Trivium Pursuit

Don’t Press the Technicalities Too Early

Here is a Facebook conversation we recently had with a friend.

Debra: I have an 8-year-old and 7-year-old (along with three littles). Both are reading very well. We read aloud a lot and love it. They want to write letters and notes. I am simply noticing a lack of any good spelling. I’m wondering if I should start slowly in spelling and dictation with my 8-year-old third grader (she already does lots of copywork). She seems ready but I don’t want to push too early. Thoughts? Still wait another year or so? Or no harm in starting? We have pretty much followed every suggestion you’ve made in your book.

Me: Maybe you could start some dictation now — make it fun. Don’t make it a test, but make it a learning experience. If she doesn’t know how to spell a word or where the punctuation should go, show her. The goal is to help the child 1.) learn to love to write, and 2.) develop creativity. If we press the technicalities (spelling and punctuation) too early, creativity and the love of learning is stifled. This is especially true of children who lean toward perfectionism. Technicalities can be learned at any age, but creativity and the love of learning are developed at an early age.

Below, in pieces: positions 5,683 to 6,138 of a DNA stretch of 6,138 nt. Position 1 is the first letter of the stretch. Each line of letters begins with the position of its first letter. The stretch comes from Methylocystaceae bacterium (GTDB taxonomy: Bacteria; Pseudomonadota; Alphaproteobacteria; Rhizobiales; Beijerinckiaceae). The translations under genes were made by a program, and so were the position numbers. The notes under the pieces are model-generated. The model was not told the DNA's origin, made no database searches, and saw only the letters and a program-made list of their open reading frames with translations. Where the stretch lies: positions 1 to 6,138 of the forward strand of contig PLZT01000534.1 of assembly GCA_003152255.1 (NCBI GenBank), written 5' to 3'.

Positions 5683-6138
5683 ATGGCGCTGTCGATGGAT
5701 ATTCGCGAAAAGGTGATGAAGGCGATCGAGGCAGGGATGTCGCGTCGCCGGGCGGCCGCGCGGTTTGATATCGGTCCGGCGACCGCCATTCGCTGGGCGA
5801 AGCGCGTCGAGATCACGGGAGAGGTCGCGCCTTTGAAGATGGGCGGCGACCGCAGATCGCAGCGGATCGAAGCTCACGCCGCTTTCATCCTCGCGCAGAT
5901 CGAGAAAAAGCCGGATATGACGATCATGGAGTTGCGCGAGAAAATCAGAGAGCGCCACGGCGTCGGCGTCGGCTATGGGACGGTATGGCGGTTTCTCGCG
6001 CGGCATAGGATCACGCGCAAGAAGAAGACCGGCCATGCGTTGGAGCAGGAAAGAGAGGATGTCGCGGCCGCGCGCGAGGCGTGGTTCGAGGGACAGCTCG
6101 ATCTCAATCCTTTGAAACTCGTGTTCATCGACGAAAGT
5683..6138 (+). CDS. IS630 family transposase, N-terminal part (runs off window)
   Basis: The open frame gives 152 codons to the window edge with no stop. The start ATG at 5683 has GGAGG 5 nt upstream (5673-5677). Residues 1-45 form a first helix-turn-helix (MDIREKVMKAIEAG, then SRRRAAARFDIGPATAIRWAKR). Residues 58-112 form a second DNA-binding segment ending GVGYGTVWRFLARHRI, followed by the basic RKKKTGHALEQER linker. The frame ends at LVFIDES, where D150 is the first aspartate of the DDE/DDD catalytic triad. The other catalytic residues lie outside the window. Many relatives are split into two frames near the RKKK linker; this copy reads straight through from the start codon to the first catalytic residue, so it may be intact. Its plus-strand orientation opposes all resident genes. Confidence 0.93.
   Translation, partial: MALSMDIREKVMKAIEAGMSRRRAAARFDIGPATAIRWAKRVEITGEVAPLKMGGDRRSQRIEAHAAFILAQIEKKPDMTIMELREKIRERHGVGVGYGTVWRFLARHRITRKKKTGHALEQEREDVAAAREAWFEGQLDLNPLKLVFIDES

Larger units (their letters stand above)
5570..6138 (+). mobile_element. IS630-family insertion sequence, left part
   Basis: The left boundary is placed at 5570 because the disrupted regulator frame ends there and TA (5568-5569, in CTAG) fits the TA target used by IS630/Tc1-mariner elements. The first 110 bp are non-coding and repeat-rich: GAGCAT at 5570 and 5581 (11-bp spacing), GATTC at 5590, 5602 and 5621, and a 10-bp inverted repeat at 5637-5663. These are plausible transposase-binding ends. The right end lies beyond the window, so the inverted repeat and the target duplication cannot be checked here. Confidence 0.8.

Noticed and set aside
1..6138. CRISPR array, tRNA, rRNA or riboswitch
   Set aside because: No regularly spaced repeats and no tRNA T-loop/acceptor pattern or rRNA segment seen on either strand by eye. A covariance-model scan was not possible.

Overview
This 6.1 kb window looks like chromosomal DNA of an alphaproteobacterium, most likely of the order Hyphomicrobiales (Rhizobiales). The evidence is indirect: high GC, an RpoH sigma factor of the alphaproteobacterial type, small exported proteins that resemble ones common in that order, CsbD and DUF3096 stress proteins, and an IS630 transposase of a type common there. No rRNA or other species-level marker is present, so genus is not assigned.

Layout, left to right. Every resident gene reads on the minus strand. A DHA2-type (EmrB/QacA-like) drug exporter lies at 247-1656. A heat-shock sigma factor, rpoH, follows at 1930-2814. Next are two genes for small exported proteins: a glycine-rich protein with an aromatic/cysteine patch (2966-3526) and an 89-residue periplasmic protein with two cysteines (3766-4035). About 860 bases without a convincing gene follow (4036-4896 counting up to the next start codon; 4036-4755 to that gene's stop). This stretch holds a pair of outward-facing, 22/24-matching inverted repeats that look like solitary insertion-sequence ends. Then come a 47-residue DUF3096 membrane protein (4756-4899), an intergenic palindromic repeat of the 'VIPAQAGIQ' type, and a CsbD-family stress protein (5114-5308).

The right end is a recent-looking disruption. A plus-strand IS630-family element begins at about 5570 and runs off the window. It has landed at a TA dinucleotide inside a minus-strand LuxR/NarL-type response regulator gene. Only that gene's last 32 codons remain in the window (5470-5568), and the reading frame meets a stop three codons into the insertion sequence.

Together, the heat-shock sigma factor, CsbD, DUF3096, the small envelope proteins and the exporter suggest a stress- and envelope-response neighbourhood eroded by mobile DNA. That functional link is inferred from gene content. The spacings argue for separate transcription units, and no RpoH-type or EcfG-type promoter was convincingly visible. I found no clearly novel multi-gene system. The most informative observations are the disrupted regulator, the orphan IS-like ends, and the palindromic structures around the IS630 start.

Debra: I wish other people spoke the way you do on this subject!!!! You make it so easy. Should I just encourage her to write each day without me “checking it” or does it matter how much she writes on her own now? Thank you for the encouragement. A breath of fresh air.

Me: Yes, encourage her to write without worrying about technicalities. You’ll want to see it, though — to praise her and oouuu and ahhh over it. Buy her special paper and pencils and pens and all kinds of art and writing supplies to encourage her in this. Just to encourage you, here is a little essay our daughter Ava wrote long ago when she was 8-years-old.

how to take care of birds

One Response to “Don’t Press the Technicalities Too Early”

  1. Tina Farewell Says:

    Great post, Laurie! Oh, if mamas could believe just how simple all this can be!

    God bless you and yours,
    Tina Farewell

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